“A Veteran is a person who served in the active military, naval or air service and who was discharged or released under conditions other than dishonorable.
Basic Eligibility Criteria
- Must be Active Duty for 24 months or more (after 9/7/80 – Enlisted, or 10/16/81 – Officers)
- If not active duty, must have be activated by Title 10 orders and have completed the period for which activated
- If discharged with less than 24 months due to convenience of the government, hardship or for medical reasons, the time in service requirement is waived
- Must have a discharge that is Honorable or General Under Honorable Conditions
- If Other Than Honorable, must be adjudicated by sending VA Form 7131 to VBA
- If Bad Conduct or Dishonorable, Veteran is barred from receiving Federal Benefits.
- Non-Service-Connected Veterans Eligibility is based on income. We ALWAYS consider income from the previous year. EXCEPT when the Veteran has a hardship. Hardship Applications consider this year’s projected income.
There are two thresholds (MT & GMT) Means Test and Geographical Means Test. MT is a national threshold. GMT is based on zip code. The higher of the two is the one that usually applies. The threshold varies based on the number of dependents in the household (restrictions apply on who is considered a dependent) When a Veteran is made eligible based on low income, they are placed in PG5.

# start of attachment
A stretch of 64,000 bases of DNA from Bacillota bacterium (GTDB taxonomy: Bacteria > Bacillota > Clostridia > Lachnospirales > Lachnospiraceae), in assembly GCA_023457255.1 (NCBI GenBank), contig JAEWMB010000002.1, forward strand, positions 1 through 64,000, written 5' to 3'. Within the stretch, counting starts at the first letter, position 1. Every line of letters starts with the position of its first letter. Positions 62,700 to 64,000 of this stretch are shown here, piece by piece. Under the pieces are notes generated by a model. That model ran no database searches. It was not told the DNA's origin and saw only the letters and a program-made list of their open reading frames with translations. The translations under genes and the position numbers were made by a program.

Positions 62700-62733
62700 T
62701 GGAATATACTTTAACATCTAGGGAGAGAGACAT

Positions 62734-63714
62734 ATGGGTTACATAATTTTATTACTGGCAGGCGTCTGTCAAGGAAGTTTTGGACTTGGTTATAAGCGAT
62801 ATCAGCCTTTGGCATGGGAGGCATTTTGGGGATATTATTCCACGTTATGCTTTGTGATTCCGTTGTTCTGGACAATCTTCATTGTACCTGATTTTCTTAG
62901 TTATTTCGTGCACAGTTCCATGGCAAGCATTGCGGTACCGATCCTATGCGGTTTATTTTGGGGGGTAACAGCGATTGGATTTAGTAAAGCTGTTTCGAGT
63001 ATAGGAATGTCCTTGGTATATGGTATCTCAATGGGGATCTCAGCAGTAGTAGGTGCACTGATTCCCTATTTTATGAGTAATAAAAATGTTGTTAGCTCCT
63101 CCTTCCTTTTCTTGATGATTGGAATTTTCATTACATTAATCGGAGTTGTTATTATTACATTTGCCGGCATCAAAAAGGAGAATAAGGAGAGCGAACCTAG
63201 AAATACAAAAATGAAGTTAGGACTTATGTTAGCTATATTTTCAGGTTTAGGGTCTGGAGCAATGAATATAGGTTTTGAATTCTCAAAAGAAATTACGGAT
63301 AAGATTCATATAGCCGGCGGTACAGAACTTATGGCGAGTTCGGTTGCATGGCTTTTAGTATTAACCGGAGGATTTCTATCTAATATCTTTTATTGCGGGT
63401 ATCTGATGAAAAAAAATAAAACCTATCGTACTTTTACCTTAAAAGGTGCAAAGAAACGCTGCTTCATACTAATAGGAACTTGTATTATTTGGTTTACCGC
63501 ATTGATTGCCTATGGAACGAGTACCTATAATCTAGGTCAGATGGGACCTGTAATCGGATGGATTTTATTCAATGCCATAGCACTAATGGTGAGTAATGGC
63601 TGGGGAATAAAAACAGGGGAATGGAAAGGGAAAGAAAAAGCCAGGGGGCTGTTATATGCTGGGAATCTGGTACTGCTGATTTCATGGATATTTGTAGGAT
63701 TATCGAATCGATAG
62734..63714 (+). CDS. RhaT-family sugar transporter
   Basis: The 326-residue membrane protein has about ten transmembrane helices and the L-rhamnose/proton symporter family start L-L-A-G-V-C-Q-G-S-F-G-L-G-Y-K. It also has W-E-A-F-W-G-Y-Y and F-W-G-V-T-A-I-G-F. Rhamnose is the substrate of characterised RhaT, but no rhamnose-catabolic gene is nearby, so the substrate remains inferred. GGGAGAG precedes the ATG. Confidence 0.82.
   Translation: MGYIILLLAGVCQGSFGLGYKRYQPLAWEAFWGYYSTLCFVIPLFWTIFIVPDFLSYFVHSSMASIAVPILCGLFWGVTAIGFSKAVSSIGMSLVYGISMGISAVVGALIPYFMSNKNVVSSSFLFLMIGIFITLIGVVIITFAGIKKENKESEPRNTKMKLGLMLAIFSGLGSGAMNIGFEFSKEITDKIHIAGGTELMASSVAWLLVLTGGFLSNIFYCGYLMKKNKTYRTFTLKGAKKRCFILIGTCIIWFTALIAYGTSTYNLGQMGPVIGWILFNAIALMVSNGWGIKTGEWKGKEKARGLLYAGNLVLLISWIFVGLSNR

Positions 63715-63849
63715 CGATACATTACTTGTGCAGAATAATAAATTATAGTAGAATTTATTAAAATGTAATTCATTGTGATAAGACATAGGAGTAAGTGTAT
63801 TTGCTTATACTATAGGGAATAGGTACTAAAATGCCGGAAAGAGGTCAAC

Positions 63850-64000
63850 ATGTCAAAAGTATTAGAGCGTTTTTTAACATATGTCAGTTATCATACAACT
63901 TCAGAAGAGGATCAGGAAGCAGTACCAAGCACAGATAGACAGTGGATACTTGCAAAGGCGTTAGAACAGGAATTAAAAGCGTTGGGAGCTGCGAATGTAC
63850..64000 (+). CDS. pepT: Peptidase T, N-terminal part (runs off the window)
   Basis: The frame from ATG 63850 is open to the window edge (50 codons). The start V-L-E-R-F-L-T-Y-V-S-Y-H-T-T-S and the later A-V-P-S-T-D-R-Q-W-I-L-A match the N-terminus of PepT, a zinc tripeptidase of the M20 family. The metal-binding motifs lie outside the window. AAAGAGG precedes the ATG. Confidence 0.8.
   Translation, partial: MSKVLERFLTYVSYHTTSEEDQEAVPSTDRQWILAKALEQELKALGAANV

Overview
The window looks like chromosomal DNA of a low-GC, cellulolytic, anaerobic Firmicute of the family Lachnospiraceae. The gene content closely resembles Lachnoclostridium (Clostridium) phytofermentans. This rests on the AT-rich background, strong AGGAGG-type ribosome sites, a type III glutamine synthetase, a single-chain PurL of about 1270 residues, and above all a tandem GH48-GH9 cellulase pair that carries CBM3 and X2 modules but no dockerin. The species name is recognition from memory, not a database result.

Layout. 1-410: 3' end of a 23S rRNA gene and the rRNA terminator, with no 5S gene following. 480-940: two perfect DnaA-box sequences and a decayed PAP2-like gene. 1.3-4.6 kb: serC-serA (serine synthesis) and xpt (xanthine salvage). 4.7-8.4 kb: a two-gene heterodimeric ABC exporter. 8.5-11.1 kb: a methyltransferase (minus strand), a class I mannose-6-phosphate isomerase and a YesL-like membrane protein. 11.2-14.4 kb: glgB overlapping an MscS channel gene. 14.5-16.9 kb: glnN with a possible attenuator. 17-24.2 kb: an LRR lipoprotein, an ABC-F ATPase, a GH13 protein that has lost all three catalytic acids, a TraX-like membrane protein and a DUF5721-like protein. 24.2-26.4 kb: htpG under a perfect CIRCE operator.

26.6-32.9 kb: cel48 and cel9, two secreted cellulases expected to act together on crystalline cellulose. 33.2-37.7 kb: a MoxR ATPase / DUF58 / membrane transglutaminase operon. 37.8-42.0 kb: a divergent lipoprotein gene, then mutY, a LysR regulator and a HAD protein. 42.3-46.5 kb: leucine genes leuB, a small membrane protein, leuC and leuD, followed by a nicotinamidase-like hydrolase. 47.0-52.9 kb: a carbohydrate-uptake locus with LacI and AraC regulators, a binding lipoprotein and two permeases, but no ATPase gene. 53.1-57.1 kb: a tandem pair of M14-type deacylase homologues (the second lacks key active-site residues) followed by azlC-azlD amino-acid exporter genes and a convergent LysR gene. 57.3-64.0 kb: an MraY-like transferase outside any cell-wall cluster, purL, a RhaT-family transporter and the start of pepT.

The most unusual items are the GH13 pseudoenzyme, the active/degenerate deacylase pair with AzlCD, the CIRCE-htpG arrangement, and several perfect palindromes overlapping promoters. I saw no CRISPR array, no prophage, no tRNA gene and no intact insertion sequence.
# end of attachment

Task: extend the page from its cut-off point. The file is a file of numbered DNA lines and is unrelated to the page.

Additional income thresholds apply that determine if Priority Group 5, (PG5) Veterans may or may not be eligible to receive travel reimbursement.
Once enrolled, a Veteran is placed into a Priority Group (PG) based on their individual status.
The following links contain information including but not limited to:
- VA Health Administration
- Outpatient Clinics
- Community Outpatient Clinics
- VA Nursing Homes and Assisted Living
- Vet Centers
- Veterans Cemeteries
- Homeless Veterans Services
- Veterans Crisis Line
Link to VA facilities by state:
Veterans Administration https://www.va.gov
1 Centers for Medicare & Medicaid Services (CMS). (2016). LTSS Overview. Retrieved November 1, 2016, from https://www.cms.gov/Outreach-and-Education/American-Indian-Alaska-Native/AIAN/LTSS-TA-Center/info/ltssoverview.html 2CMS. (2015). Long-Term Services and Supports Fact Sheet for Tribal Leaders. Retrieved November 1, 2016, from https://www.cms.gov/Outreach-and-Education/American-Indian-Alaska-Native/AIAN/LTSS-TACenter/pdf/LTSS_Models_Fact_Sheet_072015.pdf 3 VA. (2015). Geriatrics and Extended Care. Retrieved November 15, 2016, from https://www.va.gov/GERIATRICS/Long_Term_Services_and_Supports_Overview.asp